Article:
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Antisense repression of the chloroplast triose phosphate translocator affects carbon partitioning in transgenic potato plants
- Riesmeier, J.W., Flugge, U.I., Schulz, B., Heineke, D., Heldt, H.W., Willmitzer, L., Frommer, W.B.
- Proceedings of the National Academy of Sciences of the United States of America 1993 v.90 no.13 pp. 6160-6164
- Solanum tuberosum, genetically modified organisms, phosphates, photosynthesis, vigor, carbon, chloroplasts, genetic transformation, metabolites, trioses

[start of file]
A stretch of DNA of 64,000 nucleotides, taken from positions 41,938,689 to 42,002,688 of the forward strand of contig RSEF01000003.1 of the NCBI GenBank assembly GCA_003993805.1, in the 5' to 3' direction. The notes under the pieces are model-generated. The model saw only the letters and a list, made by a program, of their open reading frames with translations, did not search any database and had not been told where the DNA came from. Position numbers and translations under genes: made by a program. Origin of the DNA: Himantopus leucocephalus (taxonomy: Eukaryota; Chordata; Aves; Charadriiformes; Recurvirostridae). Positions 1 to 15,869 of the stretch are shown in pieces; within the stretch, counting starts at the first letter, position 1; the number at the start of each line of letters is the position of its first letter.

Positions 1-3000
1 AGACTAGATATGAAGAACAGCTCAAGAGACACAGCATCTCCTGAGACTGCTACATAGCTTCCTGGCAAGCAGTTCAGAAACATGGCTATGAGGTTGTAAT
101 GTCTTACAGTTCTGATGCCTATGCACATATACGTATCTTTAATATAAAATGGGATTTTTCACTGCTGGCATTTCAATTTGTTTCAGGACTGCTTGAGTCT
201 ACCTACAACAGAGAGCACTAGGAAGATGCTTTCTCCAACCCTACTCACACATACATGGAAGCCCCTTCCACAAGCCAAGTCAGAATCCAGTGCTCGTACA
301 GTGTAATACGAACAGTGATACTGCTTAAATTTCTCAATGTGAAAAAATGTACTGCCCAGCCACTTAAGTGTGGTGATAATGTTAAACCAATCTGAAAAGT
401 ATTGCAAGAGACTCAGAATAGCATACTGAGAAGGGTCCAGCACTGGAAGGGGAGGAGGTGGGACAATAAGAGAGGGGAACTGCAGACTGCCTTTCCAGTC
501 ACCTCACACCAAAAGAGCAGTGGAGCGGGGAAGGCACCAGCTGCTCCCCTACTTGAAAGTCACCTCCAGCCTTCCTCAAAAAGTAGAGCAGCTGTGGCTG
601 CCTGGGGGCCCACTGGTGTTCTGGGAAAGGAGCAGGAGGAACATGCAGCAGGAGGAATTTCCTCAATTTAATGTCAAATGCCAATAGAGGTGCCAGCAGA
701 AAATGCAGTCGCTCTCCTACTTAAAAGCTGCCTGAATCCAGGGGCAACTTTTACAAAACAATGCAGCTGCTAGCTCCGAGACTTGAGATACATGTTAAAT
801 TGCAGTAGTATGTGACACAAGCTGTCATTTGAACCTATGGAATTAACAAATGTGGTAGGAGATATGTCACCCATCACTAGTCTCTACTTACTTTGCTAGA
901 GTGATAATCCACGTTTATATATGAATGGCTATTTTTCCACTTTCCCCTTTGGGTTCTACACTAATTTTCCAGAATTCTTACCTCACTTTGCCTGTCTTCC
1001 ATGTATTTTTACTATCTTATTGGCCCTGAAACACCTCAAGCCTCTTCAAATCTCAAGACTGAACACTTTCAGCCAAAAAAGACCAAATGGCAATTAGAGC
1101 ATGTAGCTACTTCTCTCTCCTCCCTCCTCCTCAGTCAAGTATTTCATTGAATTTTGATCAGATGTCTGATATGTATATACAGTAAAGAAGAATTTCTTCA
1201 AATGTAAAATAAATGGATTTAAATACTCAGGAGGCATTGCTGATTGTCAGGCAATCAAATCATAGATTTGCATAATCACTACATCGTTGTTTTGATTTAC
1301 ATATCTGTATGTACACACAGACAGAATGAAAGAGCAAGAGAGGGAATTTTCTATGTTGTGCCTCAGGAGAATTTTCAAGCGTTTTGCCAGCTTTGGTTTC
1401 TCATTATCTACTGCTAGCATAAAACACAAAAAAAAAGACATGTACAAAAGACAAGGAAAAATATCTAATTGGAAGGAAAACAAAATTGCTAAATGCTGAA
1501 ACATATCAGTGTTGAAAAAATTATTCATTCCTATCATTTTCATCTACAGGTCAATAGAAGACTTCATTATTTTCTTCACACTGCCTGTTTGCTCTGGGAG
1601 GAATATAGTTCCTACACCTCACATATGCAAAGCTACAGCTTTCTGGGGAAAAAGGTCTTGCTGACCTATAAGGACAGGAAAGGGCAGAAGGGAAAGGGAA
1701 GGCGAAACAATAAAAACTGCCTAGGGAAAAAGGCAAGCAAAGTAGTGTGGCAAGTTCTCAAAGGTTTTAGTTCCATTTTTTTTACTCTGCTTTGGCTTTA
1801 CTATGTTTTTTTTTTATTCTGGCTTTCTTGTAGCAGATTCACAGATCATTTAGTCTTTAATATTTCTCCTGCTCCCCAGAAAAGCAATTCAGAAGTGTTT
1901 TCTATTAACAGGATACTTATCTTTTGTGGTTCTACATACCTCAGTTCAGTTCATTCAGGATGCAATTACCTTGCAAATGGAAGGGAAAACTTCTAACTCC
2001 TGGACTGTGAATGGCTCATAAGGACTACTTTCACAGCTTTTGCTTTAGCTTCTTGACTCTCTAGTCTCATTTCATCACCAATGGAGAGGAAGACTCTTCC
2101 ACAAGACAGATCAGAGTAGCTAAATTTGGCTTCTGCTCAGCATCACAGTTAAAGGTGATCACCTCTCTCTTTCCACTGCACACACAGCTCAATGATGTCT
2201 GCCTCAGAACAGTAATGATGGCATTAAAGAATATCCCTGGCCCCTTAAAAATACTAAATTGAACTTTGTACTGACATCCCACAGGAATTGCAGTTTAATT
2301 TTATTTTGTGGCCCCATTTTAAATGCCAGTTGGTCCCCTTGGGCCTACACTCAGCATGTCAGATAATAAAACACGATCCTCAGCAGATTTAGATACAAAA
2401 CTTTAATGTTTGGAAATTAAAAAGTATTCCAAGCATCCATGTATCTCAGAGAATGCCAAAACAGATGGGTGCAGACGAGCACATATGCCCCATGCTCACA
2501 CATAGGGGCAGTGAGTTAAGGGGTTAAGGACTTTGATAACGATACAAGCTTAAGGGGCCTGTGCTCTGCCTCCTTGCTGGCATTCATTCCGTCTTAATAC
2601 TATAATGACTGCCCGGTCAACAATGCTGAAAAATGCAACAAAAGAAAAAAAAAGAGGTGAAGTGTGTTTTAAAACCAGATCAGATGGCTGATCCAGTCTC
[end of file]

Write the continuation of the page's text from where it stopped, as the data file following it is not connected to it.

- The major chloroplast envelope membrane protein E29 is central for the communication between chloroplasts and cytosol. It has been identified as the triose phosphate translocator (TPT) exporting the primary products of the Calvin cycle (i.e., triose phosphates and 3-phosphoglycerate) out of the chloroplast in a strict counter exchange for Pi. To study the in vivo role of the TPT, transgenic potato plants were constructed that have a reduced expression of the TPT at both the RNA and protein level due to antisense inhibition. Chloroplasts isolated from these plants show a 20-30% reduction with respect to their ability to import Pi. The reduced TPT activity leads to a reduction of maximal photosynthesis by 40-60%, to a change in carbon partitioning into starch at the expense of sucrose and amino acids, and to an increase of the leaf starch content by a factor of approximately 3. At early developmental stages the inhibited plants are retarded in growth compared to the wild type.